This allows the user of your VBA application to specify the full path and filename. I cover the Application. Gets the filename that the user enters in the Save As dialog box. Doesn't actually save or export a file. More precisely: Block 1 is a With… End With block that appears in macro examples 3 where I explain each line of code , 4, 5, 6 and 7.

Block 2, which uses the Worksheet. ExportAsFixedFormat method, is substantially the same as the equivalent blocks of code in macro examples 2 where it is explained in detail , 3, 4, 5, 6 and 7. The only difference is in the Filename parameter, which is the topic we're focusing on in this section. I cover the topic of VBA variables in more detail here and here. A variable is simply a storage location that you pair with a name.

You use the variable to represent a certain value. In this example, I use the PdfFilename variable for purposes of storing the filename that the user enters into the Save As dialog box displayed by the Application.

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GetSaveAsFilename method in block 3 below. The PdfFilename variable is of the Variant data type. Variant is the default data type. As explained by Excel guru John Walkenbach in Excel VBA Programming for Dummies, it's main characteristic is the fact that it changes type depending on the particular scenario.

Even though Variant isn't the most efficient data type, it's probably the most desirable for this particular case. The reason for this, as explained at cpearson.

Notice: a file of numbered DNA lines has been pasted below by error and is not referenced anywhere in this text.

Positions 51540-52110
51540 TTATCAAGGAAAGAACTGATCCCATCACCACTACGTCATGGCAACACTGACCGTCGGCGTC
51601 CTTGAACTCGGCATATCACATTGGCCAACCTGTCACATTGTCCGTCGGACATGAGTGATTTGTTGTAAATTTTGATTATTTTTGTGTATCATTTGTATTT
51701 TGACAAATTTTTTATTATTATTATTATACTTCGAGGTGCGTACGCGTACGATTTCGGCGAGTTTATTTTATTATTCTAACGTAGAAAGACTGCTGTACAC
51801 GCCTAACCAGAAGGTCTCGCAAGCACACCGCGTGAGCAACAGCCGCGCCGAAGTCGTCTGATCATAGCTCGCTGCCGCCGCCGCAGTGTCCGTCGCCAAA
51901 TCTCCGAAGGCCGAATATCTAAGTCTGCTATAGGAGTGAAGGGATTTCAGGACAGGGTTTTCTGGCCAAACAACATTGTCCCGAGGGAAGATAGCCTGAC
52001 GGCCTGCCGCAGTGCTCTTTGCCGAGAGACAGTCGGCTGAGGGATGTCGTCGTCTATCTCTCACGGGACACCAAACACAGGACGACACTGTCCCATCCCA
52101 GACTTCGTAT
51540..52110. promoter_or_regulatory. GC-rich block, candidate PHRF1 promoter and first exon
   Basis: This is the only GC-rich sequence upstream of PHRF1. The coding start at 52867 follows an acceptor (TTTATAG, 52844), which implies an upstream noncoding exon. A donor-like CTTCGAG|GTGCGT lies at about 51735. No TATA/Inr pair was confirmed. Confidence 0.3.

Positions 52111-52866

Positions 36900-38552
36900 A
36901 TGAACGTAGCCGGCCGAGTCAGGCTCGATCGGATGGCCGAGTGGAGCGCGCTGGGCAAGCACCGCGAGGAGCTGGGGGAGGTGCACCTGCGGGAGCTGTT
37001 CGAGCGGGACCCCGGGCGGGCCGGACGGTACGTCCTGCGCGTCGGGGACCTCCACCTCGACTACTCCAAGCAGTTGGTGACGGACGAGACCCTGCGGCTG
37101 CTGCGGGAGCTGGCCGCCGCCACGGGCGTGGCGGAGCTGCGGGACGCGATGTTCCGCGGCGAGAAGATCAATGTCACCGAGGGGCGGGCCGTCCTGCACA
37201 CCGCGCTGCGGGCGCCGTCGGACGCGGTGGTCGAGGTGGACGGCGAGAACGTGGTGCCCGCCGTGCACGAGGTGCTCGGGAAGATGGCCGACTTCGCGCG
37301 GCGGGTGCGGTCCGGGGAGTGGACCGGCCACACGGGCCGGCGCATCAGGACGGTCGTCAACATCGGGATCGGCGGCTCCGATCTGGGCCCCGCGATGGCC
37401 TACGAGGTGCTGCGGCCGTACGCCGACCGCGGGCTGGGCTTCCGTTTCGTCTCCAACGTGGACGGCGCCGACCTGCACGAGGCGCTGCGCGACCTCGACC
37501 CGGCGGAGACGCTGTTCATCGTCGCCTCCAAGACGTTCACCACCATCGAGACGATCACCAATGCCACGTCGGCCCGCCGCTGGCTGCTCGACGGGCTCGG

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Variant is able to handle both of these situations and allows your macro to be more flexible. The value that is assigned to PdfFilename is the file name provided by the user through the Save As dialog. This Save As dialog box is displayed by the Application. If the active workbook has not been saved, Excel's default save folder is used. The folder is filtered, to show only the PDF files that it contains. You can also select another folder --just browse to a different location.

Then, click the Save button, or click Cancel, if you change your mind. If you click Cancel, the value of myFile is "False", and nothing more happens -- the macro ends. If you click Save, the PDF file is created.

Macro 2 - No Prompt The previous macro creates a default name with a time stamp, based on the active sheet name. It prompts you to select a folder for the saved PDF file, and you can change the default name, if you prefer something different. In the macro below, the default name is based on the values in cells A1, A2 and A3 on the active sheet. In the format string shown below, a backslash is entered before the underscore, to indicate it is a literal character. Otherwise, Excel would interpret the underscore as the spacing character that is used in Excel number formatting.

If the active workbook has been saved, its path is used. If the active workbook has not been saved, Excel's default save folder is used.

The folder is filtered, to show only the PDF files that it contains. You can also select another folder --just browse to a different location. Then, click the Save button, or click Cancel, if you change your mind. If you click Cancel, the value of myFile is "False", and nothing more happens -- the macro ends. If you click Save, the PDF file is created.